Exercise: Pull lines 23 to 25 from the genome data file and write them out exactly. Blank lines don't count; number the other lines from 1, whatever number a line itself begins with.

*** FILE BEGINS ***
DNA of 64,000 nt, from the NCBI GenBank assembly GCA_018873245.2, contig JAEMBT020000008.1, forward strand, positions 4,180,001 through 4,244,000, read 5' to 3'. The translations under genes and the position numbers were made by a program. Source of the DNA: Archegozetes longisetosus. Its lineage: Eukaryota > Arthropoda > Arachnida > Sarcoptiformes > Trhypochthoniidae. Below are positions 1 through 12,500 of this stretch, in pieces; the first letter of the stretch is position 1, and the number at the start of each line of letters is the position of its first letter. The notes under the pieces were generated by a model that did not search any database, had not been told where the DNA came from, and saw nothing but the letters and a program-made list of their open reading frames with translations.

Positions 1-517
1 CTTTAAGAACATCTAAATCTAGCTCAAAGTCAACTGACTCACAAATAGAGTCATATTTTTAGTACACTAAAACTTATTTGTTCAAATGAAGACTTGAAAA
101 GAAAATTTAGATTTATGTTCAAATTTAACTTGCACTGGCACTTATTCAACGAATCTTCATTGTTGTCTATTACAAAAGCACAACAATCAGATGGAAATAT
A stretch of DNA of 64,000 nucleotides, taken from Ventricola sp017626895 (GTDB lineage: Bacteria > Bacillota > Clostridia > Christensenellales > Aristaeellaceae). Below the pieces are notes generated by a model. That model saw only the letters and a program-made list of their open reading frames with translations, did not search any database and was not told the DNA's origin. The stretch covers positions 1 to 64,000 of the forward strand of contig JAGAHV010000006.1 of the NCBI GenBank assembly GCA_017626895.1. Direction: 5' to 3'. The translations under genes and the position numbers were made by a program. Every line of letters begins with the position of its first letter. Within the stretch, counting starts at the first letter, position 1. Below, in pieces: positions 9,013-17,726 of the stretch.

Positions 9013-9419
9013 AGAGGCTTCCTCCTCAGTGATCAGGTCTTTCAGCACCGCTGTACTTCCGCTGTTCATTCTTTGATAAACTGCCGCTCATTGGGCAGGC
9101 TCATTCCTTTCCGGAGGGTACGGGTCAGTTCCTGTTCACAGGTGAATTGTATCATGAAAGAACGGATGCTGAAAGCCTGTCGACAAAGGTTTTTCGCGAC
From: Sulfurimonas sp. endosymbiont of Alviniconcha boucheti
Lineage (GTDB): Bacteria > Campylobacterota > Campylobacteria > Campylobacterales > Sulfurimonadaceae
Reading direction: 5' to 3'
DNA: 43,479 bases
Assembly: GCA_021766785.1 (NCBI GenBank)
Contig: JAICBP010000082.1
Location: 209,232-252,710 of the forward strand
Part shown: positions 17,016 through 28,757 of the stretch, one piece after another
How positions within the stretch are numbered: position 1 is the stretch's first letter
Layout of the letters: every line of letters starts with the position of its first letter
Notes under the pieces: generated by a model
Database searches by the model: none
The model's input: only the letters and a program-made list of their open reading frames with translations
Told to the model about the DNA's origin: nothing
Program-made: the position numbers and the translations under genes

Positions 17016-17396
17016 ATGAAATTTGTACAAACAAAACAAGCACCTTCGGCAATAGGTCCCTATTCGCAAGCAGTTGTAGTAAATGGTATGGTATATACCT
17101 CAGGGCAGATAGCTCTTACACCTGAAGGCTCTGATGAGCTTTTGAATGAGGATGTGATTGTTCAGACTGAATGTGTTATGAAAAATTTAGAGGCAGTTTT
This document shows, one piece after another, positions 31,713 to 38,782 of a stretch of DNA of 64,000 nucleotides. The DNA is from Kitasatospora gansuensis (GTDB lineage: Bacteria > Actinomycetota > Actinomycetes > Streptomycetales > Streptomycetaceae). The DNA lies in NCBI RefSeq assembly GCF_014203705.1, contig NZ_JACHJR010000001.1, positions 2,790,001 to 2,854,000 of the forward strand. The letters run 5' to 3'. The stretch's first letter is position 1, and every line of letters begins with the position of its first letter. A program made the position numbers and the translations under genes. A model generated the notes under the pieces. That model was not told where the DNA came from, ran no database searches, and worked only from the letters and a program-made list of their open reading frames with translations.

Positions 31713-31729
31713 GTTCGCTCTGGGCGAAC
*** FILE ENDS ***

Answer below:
Program-made: the position numbers and the translations under genes

Positions 17016-17396
17016 ATGAAATTTGTACAAACAAAACAAGCACCTTCGGCAATAGGTCCCTATTCGCAAGCAGTTGTAGTAAATGGTATGGTATATACCT